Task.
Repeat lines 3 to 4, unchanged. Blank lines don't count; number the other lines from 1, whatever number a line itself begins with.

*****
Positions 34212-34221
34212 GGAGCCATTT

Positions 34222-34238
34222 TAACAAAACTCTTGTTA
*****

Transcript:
Positions 34222-34238
34222 TAACAAAACTCTTGTTA